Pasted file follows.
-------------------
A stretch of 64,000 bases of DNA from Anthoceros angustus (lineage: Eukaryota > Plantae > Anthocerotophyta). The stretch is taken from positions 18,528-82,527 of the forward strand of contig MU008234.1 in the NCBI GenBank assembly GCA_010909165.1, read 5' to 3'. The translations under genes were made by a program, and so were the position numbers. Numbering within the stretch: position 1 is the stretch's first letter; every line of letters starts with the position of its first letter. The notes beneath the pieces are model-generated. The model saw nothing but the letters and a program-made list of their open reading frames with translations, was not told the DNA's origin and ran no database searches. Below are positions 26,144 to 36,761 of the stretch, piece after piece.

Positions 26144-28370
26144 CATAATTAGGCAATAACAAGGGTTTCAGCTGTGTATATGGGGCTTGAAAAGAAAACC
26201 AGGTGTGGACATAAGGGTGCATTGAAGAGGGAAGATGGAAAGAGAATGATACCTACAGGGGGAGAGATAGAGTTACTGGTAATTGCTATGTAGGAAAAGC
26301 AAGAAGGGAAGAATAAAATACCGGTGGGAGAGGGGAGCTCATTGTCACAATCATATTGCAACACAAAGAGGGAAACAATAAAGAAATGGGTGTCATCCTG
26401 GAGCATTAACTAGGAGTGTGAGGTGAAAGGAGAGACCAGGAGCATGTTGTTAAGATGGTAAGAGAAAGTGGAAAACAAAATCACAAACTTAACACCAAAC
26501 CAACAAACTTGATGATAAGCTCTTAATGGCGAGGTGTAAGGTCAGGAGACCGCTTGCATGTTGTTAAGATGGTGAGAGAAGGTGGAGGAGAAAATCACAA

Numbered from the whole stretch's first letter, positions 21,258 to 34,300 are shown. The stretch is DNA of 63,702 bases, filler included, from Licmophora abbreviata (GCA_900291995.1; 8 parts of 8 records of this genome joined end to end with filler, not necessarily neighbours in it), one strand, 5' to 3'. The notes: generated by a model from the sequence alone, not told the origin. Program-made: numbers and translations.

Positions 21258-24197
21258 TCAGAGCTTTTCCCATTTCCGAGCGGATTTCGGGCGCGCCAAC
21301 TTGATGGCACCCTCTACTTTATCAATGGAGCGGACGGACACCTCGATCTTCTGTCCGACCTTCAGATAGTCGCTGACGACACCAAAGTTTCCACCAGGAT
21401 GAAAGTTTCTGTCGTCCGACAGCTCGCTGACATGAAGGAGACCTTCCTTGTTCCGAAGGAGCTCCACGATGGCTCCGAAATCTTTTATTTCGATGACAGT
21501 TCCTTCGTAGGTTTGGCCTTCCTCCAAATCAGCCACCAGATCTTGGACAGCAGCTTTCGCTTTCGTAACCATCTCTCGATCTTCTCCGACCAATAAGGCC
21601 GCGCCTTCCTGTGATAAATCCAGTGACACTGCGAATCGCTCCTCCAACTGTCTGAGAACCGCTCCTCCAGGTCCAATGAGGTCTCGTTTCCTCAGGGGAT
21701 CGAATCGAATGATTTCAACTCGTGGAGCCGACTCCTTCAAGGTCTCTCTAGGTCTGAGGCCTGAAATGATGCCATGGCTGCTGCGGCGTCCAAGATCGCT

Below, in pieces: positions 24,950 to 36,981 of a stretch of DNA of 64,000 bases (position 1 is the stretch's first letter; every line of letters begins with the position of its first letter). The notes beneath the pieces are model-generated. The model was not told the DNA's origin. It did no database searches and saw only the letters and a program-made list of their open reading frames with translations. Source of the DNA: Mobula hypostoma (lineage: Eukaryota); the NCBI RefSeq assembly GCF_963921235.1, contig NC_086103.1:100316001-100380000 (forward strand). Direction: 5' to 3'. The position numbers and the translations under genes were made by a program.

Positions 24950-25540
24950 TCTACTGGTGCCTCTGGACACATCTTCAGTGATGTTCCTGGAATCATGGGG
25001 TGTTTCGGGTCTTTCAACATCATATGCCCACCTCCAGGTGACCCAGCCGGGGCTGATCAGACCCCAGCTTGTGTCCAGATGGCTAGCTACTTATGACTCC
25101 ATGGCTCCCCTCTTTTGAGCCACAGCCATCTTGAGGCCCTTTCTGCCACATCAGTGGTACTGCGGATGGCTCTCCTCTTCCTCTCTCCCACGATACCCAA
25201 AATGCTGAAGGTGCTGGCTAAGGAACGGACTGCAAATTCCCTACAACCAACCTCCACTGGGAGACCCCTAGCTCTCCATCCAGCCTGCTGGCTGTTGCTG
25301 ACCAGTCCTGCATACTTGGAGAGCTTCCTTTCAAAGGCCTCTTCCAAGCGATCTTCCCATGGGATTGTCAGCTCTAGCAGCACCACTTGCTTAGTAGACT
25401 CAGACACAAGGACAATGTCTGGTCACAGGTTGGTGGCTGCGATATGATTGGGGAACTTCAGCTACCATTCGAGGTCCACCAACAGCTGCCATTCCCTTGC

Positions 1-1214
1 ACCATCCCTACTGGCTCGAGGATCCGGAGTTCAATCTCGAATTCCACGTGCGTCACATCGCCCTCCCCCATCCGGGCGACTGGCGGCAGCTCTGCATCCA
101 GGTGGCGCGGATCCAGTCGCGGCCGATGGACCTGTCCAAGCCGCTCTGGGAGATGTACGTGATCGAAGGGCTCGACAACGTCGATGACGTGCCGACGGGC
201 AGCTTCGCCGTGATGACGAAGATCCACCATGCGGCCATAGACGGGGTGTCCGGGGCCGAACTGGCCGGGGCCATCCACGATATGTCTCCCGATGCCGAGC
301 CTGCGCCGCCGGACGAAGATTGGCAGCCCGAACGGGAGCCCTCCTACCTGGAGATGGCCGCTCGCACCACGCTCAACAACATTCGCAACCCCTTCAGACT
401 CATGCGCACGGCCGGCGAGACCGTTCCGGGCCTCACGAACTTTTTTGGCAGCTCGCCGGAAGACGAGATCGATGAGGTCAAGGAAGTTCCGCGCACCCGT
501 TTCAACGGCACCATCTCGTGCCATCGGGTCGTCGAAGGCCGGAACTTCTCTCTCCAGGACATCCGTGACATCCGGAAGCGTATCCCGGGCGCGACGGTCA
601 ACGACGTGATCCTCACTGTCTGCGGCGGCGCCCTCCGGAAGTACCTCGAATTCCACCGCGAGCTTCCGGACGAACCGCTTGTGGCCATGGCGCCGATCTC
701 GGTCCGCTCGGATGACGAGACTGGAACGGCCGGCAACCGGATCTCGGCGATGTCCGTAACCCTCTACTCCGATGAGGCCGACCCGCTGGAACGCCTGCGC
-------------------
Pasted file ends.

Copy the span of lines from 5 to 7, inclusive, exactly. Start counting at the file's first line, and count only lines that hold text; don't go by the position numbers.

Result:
26301 AAGAAGGGAAGAATAAAATACCGGTGGGAGAGGGGAGCTCATTGTCACAATCATATTGCAACACAAAGAGGGAAACAATAAAGAAATGGGTGTCATCCTG
26401 GAGCATTAACTAGGAGTGTGAGGTGAAAGGAGAGACCAGGAGCATGTTGTTAAGATGGTAAGAGAAAGTGGAAAACAAAATCACAAACTTAACACCAAAC
26501 CAACAAACTTGATGATAAGCTCTTAATGGCGAGGTGTAAGGTCAGGAGACCGCTTGCATGTTGTTAAGATGGTGAGAGAAGGTGGAGGAGAAAATCACAA